Think about your Ten Commandments…what is the very first (and apparently the most important) one?
“Thou shalt have no other gods before me.”
Uh oh…how mad is he going to be if you are wrong? There are conservatively a thousand gods worshiped on this planet. You want to take the chance that you stumbled onto the right one?
8) Isn’t atheism a religion also?
Nope. Sorry. We don’t worship anything, we have no dogmas, we don’t sing praises, we don’t pray. Atheism is the total lack of a religion.
Atheism is a religion like ‘off’ is a television channel.
9) Why can’t atheists just let people believe what they want to believe?
We do. Honestly. We don’t care two hoots about what you believe in. We do, however, take notice when you start pushing your beliefs on others: when you demand that intelligent design (creationism in a tuxedo) be taught in public schools, when denominational prayers are forced upon captive audiences, when religious artifacts are displayed on public property without thought to other beliefs (or lack thereof), when our taxes are increased to pay for the share of taxes religion doesn’t pay.
The better question is: why don’t you believe in fairness?
10) Do you believe ‘one nation under god’?
We actually used to be one nation. But once god was forced into the national fabric (on our currency, in our pledge, onto our courthouse lawns) we stopped being one nation, and became a nation of ‘us versus them’.
God divided this nation more than any foreign foe ever could have.
11) Do you idolize Joseph Stalin and Mao Zedong?
No. And we don’t idolize Adolph Hitler (Roman Catholic) or Muammar Gaddafi (Islamic) or Ted Kaczynski (Polish Catholic) or Jim Jones (Christian) or Timothy McVeigh (Roman Catholic) either.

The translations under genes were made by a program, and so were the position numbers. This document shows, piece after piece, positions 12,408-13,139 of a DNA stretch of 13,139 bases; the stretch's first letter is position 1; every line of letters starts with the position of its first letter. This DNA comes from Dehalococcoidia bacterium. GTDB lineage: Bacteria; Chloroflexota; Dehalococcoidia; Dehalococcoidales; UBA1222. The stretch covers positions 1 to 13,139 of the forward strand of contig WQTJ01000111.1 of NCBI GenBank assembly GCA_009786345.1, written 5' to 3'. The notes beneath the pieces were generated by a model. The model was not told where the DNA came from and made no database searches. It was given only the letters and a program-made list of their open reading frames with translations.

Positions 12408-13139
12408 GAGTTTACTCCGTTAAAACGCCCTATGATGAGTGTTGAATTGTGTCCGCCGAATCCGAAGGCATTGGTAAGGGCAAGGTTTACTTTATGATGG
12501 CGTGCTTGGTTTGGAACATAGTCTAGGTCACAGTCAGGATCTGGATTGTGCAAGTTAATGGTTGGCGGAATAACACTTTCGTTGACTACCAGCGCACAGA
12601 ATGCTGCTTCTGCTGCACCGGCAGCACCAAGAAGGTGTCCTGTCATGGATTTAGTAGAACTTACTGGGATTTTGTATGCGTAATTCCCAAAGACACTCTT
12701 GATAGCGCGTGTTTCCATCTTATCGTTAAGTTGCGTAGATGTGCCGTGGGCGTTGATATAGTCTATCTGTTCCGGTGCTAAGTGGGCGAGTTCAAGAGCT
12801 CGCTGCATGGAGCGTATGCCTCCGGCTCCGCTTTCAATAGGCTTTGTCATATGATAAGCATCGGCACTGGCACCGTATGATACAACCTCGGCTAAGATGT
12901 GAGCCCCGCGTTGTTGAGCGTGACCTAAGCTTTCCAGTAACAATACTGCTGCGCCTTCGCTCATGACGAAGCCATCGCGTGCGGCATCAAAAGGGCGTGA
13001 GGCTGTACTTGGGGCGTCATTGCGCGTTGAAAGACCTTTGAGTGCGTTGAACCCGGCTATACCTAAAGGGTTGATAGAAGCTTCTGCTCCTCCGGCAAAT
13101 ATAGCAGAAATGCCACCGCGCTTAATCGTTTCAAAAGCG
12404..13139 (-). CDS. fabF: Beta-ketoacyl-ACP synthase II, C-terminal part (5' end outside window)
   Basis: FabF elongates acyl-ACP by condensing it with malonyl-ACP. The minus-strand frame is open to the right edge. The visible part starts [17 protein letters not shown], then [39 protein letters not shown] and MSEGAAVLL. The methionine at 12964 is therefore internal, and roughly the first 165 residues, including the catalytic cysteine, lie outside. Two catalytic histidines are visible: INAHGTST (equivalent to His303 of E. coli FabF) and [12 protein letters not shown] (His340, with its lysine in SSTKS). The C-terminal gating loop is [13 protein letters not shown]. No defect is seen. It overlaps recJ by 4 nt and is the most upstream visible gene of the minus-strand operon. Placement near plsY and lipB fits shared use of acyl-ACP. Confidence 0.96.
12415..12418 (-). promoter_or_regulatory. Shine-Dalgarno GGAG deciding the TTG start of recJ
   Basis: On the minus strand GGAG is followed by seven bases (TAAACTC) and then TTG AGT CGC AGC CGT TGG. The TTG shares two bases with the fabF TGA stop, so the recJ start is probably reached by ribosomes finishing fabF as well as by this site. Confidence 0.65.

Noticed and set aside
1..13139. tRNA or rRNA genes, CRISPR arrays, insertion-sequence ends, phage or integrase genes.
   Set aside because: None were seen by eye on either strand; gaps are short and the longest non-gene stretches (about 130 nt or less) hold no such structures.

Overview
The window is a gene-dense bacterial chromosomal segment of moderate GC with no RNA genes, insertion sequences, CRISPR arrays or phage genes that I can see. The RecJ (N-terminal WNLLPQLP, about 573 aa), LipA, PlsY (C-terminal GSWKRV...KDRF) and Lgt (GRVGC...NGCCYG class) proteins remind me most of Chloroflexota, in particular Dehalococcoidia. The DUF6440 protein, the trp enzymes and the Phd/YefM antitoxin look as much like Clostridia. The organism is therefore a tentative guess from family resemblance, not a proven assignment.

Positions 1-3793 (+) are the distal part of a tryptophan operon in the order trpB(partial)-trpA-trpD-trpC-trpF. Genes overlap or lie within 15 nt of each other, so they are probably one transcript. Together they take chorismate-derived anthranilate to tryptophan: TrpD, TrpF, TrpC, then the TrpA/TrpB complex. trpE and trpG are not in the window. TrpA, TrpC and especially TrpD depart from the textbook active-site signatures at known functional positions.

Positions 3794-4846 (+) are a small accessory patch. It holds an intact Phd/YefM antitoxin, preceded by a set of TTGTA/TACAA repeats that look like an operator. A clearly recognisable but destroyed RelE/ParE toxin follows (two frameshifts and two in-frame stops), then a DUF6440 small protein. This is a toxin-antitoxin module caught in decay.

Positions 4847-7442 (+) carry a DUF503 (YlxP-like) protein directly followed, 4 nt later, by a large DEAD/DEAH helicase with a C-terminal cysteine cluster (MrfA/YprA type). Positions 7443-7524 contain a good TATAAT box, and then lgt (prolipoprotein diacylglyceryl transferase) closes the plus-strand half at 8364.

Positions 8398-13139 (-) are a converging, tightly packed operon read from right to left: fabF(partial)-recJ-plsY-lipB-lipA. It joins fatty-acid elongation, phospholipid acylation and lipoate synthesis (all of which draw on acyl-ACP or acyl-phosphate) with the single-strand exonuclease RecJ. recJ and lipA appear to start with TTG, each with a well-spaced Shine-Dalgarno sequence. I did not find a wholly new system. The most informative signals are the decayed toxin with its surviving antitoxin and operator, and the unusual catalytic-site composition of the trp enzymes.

12) Why do atheists offend religious people, especially Catholics?
One would have to understand the use of the word “offend” here to be able to answer this correctly. But if I were to take a guess, I would say that the offense Catholics take is one of pointing out the deliberate, heinous and exceedingly illegal acts perpetrated by a small number of priests upon young boys.
Sorry; you asked the question.
If you call standing up for our rights offensive, so be it. That’s what atheists do: we stand up for our right (and yours) not to believe in a god, not to pray to a god, not to look upon a god’s graven image (number two on your lists of commandments, by the way) on the court house lawn, and not to have our children forced to learn junk creationism in schools
If that offends you, too bad.
I will support your right to believe how you see fit. When you don’t support my right not to believe, that offends me.
13) Why don’t you have faith?
I don’t need faith. Faith is “belief that is not based upon proof.” The best I can do for faith is have faith in my fellow man. At least I have evidence that most people are good, and I can make a reasonable assumption of what I should expect. But faith in a deity means to believe in something for which there is absolutely no evidence.
14) Don’t atheists rely on faith because they can’t prove god doesn’t exist?
I can’t prove Bigfoot doesn’t exist, or the Loch Ness monster, or mermaids, or leprechauns, or invisible pink unicorns. Should I have faith in those as well?
Just because there are books that say gods exist doesn’t mean it’s true. J.R.R. Tolkien is a great writer…I don’t believe in Gandalf.
15) Why do atheists celebrate Christmas?
A better question would be, “Why do Christians celebrate a day in late December, when most biblical scholars say the Jesus of the bible was most likely born in September?”
We celebrate because it’s a wonderful way to spend time with family and friends, to show that giving is better than receiving, to watch the faces of children when they open gifts, to reminisce about the past and look forward to a new year with anticipation.
Isn’t that why most people celebrate?
So there you have it. The fifteen questions for atheists. My answers may not be the same answers you’d get from another atheist, and that’s okay. We don’t have a dogma that we live by; we’re humanists, and we live as best we can, for ourselves and for each other.
I highly recommend it.